Disability Resources for Students

Accessible Video and Audio

General Information

What are accessible videos and audio files?

Accessible videos may look slightly different, depending upon the end users’ needs. Some students need captions, or text that displays the spoken content and sound effects. Other students needs audio description, or additional narration that describes what is visually occurring on the screen. Others need to ensure that accessible videos are usable by a keyboard, meaning no mouse is required to operate the video (stop, start, pause, etc.). The most accessible videos include captions, audio description, and are navigable by keyboard.

Audio files require a transcript.

What are some of the common terms in making videos and audio accessible?*

  • Captions – are text synchronized with the media.
  • Open captions – cannot be turned on and off. May also be called burned-in captions.
  • Closed captions – can be turned on and off. In addition to the spoken words, closed captions convey sound effects, speaker identification, and other non-speech elements. Most web video players use closed captions that can be turned on or off with a CC button.
  • Subtitles – can be turned on and off. They are intended for viewers who can hear the audio, but may not understand the language. Subtitles communicate the spoken content but not the sound effects. Subtitles are often associated with translation.
  • Transcript – a text document with all the spoken content. May or may not contain time information.
  • Audio description – descriptive narration of key visual elements in a video or multimedia product. May also be referred to as video description, descriptive video, descriptive video service, or simply DVS. Source: UW DO-IT: What is audio description

*Credit goes to 3Play Media for their Captioning 101 page

How long does it take to make accessible videos and audio files?

It depends upon a number of factors. Such as: the original source (YouTube, Panopto, DVD), how soon the video will be shown in class (first day versus last week), the duration of the video (5 mins versus 1 hour), if an accessible version already exits (like a DVD with captions), and what accessible element is needed (captions, audio description, navigable by keyboard, etc).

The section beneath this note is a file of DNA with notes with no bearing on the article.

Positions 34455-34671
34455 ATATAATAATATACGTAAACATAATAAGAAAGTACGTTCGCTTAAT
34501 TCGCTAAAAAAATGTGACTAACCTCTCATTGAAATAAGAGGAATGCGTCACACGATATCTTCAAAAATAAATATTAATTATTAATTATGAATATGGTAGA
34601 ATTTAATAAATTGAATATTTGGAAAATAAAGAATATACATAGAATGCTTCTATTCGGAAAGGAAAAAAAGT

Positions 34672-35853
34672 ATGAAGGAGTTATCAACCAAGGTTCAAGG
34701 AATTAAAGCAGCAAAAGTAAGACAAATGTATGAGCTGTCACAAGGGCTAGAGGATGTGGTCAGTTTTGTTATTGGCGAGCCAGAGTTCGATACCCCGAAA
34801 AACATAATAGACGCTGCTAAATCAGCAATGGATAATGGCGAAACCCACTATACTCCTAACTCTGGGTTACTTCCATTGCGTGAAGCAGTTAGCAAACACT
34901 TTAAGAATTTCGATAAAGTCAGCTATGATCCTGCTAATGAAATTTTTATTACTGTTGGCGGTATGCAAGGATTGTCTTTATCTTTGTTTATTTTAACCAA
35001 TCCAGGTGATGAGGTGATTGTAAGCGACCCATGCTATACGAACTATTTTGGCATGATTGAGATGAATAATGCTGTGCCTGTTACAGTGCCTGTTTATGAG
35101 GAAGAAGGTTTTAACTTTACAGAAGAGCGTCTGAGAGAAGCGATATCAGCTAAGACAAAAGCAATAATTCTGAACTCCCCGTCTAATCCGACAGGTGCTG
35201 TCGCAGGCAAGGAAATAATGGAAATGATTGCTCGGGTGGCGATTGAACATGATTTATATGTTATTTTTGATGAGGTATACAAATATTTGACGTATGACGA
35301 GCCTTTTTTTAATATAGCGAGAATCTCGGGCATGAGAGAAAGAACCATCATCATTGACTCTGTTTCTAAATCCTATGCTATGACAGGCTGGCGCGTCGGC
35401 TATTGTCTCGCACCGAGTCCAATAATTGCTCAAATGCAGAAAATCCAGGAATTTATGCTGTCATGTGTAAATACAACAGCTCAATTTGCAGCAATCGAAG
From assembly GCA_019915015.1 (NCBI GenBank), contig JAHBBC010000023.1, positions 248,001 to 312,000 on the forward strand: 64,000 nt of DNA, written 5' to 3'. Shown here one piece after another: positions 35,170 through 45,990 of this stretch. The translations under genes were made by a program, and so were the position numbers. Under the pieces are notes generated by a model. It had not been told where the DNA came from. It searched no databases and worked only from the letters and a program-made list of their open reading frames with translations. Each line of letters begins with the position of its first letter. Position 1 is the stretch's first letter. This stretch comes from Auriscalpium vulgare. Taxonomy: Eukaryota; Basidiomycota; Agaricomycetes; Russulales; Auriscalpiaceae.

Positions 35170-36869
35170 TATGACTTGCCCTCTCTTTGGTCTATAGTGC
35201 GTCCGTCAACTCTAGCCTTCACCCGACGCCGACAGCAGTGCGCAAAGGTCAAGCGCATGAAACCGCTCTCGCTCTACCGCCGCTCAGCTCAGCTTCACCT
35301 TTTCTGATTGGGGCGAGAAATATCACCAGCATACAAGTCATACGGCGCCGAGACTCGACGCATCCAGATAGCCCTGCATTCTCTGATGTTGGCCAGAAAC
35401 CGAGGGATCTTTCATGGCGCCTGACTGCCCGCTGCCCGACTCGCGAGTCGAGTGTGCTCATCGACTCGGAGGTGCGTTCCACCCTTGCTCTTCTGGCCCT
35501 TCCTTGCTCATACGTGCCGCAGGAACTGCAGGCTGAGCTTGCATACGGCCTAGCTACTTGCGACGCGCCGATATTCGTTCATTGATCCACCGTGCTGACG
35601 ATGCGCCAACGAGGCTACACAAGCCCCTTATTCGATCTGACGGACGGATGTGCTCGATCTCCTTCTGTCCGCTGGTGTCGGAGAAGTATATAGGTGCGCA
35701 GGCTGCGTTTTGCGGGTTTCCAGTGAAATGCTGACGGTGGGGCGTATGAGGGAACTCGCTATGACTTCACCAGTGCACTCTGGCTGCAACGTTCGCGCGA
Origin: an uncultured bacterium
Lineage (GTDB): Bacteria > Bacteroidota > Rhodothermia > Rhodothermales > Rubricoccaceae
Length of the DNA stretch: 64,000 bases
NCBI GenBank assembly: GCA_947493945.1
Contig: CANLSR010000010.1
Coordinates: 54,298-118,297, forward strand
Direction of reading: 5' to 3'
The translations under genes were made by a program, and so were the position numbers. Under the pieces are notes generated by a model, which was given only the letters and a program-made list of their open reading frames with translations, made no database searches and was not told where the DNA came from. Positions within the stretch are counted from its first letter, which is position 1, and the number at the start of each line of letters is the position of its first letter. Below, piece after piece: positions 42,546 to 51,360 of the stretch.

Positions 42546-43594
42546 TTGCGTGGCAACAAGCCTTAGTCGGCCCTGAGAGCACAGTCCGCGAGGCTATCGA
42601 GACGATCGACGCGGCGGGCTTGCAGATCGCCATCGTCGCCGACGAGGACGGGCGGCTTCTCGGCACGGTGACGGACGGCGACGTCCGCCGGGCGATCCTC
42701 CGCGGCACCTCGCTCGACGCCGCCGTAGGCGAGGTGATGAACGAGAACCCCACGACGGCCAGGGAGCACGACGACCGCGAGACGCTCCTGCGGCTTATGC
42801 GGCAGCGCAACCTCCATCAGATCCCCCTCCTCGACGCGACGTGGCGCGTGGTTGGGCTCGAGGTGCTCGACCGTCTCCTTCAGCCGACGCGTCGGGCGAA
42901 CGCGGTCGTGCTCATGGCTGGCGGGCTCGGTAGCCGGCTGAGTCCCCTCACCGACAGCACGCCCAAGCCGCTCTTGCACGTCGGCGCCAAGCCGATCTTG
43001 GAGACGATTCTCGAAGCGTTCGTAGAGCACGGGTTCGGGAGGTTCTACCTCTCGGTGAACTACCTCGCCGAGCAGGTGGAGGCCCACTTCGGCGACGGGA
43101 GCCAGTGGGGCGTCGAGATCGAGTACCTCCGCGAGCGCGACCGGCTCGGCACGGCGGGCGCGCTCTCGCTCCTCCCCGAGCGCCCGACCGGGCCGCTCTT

Plan for most videos and audio files to take at least 5 business days to be made accessible.

How far in advance does DRS need to know about videos?

As soon as possible but at least 5 business days before the show date.

Who is responsible for making videos accessible?

Instructors are responsible for their content and are expected to use available accessible videos or attempt to find accessible versions of videos. If accessible videos are not available, DRS supports instructors by taking a lead in processing videos. This means DRS will need to acquire source videos, turn into a format usable by captioning vendors, submit to the vendor, then distribute.

Who pays for accessible videos?

If the video is directly related to an accommodation request, DRS will pay for costs associated with making videos accessible.

How do accessible videos and audio files help all students?

The video Captions: Improving Access to Postsecondary Education (7 mins) describes some of the benefits to all students. Accessible videos are inclusive to all students including, but not limited to:

  • students who have mobility barriers and use technology other than the standard mouse/keyboard
  • students who have auditory processing barriers
  • students who are Deaf or hard-of-hearing
  • students who are English Language Learners
  • students who are studying in loud environments (the gym)
  • students who are studying in quiet environments (the library)

Some comprehensive data regarding the benefits are available in the Student Uses and Perceptions of Closed Captions & Transcripts Report (October 2016). Additionally, 3Play Media identified 8 Benefits of Transcribing & Captioning Videos and EDUCAUSE published A Rising Tide: How Closed Captions Can Benefit All Students (August 2017).